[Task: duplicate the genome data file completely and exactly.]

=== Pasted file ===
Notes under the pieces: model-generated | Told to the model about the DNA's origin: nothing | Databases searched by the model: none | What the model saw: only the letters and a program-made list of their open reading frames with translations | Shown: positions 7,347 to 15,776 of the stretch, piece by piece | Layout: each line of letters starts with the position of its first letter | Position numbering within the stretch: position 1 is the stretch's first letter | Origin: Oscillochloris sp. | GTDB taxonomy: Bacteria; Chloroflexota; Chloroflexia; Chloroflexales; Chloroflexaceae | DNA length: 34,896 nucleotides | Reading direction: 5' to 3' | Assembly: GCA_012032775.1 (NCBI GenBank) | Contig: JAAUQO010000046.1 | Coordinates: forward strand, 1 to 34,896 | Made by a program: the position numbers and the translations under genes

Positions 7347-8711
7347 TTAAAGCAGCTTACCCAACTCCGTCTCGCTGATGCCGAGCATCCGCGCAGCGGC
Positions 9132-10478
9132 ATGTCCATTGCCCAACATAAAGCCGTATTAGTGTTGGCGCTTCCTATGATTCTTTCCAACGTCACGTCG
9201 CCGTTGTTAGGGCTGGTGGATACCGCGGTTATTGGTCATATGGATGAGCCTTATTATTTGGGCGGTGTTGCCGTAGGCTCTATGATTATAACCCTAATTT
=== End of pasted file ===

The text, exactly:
Notes under the pieces: model-generated | Told to the model about the DNA's origin: nothing | Databases searched by the model: none | What the model saw: only the letters and a program-made list of their open reading frames with translations | Shown: positions 7,347 to 15,776 of the stretch, piece by piece | Layout: each line of letters starts with the position of its first letter | Position numbering within the stretch: position 1 is the stretch's first letter | Origin: Oscillochloris sp. | GTDB taxonomy: Bacteria; Chloroflexota; Chloroflexia; Chloroflexales; Chloroflexaceae | DNA length: 34,896 nucleotides | Reading direction: 5' to 3' | Assembly: GCA_012032775.1 (NCBI GenBank) | Contig: JAAUQO010000046.1 | Coordinates: forward strand, 1 to 34,896 | Made by a program: the position numbers and the translations under genes

Positions 7347-8711
7347 TTAAAGCAGCTTACCCAACTCCGTCTCGCTGATGCCGAGCATCCGCGCAGCGGC
Positions 9132-10478
9132 ATGTCCATTGCCCAACATAAAGCCGTATTAGTGTTGGCGCTTCCTATGATTCTTTCCAACGTCACGTCG
9201 CCGTTGTTAGGGCTGGTGGATACCGCGGTTATTGGTCATATGGATGAGCCTTATTATTTGGGCGGTGTTGCCGTAGGCTCTATGATTATAACCCTAATTT